On 4/15/12 12:01 PM, email@example.com wrote: > Sure, one can always switch between formulae whose domains of validity > are nonoverlapping by means of IF statements or constructs like the > Heaviside function. In particular, your formular seems to supply an > additive correction to the Hurwitz zeta function when its second > argument goes "out of range". But this means introducing nonanalytic > objects into complex analysis ...
You are right. If I remember correctly, you can split my formula into two purely analytic ones, with a condition on the range of the argument of z-1. Heaviside's function is not less analytical than a IF statement, it is a IF statement under disguise.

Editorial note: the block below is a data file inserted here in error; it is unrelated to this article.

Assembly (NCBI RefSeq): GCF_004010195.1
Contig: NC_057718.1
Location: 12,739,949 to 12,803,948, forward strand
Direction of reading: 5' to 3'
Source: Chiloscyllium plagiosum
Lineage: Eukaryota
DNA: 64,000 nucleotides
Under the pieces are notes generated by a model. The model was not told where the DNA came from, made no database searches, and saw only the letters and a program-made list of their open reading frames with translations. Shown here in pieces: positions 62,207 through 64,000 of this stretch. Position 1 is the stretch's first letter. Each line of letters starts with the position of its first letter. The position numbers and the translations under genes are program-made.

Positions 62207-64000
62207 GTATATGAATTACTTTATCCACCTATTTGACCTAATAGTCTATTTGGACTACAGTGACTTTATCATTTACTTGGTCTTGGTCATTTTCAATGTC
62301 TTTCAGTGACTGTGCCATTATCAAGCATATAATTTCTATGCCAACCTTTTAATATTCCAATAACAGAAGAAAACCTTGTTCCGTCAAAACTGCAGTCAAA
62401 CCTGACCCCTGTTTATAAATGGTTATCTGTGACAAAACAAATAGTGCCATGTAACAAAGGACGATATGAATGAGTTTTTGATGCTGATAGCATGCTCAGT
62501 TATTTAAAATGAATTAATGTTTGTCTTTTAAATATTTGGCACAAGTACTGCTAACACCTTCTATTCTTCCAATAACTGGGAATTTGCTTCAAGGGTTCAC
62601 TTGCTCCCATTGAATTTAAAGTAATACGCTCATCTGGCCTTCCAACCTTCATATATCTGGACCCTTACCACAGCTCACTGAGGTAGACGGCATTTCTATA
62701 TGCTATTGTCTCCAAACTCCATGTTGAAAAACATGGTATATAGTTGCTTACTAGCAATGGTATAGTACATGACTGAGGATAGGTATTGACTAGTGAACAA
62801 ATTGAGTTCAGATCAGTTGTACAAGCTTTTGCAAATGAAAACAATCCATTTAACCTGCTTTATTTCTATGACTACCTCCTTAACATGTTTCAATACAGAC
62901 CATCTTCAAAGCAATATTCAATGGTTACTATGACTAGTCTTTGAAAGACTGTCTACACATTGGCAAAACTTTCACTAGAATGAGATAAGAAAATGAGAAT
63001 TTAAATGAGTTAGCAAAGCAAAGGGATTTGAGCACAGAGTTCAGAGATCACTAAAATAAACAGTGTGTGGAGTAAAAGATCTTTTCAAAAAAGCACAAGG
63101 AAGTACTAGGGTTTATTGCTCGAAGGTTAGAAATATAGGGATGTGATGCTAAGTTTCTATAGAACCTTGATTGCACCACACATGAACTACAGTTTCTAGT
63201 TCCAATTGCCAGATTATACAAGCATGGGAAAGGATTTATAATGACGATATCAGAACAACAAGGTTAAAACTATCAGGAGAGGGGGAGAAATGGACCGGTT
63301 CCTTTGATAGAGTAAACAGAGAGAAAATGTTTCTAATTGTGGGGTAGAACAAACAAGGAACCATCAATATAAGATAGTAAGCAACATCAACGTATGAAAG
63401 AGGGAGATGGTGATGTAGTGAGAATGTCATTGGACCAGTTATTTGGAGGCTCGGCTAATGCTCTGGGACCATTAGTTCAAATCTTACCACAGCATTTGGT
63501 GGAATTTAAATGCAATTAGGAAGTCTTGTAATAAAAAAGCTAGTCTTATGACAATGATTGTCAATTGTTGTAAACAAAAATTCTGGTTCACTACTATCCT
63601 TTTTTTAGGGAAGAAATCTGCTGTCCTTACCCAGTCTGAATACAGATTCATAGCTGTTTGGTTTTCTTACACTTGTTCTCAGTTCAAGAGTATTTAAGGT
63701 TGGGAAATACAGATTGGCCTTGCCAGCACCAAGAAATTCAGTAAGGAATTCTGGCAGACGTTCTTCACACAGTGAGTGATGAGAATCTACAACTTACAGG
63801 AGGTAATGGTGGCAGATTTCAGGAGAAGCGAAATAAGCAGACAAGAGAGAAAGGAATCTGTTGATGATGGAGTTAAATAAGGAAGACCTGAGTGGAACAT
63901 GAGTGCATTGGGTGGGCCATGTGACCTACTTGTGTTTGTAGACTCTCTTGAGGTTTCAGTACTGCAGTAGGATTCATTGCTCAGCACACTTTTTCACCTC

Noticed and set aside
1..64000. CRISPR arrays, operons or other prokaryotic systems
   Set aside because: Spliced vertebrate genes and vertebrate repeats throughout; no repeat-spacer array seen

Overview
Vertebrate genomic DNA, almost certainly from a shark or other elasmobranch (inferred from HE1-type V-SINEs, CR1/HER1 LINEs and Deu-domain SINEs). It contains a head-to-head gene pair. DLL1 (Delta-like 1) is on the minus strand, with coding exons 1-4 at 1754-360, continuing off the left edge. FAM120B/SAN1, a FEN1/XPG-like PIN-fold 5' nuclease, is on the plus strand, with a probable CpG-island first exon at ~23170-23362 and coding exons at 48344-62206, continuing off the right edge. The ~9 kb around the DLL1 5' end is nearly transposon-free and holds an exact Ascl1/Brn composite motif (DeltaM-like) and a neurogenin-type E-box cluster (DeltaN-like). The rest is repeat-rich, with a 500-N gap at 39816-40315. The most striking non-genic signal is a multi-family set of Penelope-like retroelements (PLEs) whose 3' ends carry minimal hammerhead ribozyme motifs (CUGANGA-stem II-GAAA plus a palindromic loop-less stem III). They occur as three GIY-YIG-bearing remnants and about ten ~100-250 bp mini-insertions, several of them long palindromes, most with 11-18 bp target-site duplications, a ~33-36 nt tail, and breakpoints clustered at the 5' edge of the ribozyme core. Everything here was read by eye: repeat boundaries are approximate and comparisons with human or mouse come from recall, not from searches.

> Actually, for the polylogarithm inversion formula, it is computationally > simpler to just switch between the two versions in the Wikipedia > article. It is still simpler to introduce > > CuteLog(z) = Log(z) if z not in ]0;-1], > = -Log(1/z) if z not in ]-1;-inf[, > > which remains an analytic function (there is no contradiction where the > domains overlap), and to compute > > polylog(s,z) + (-1)^s*polylog(s,1/z) > = (2*I*Pi)^nu/GAMMA(s) * Zeta(0,1-s,1/2+CuteLog(-z)/I/2/Pi) > > for all complex z. CuteLog differs from Log by an infinitesimall small > relocation of the branch cut.
Thanks for the tip.
BTW, Axel's formula is made valid on the branch cut subtracting (there only) 2*I*Pi/z^a (check numerically with both MMA and Maple, and analytically for some special values with MMA).
The question is who is right: Maple hygergeometric analytic equivalent, or Maple numerics and MMA numerics and analytic? 1 againt 3, but democracy shouldn't play any role in Mathematics.
I'm still interested in the general formula for all s.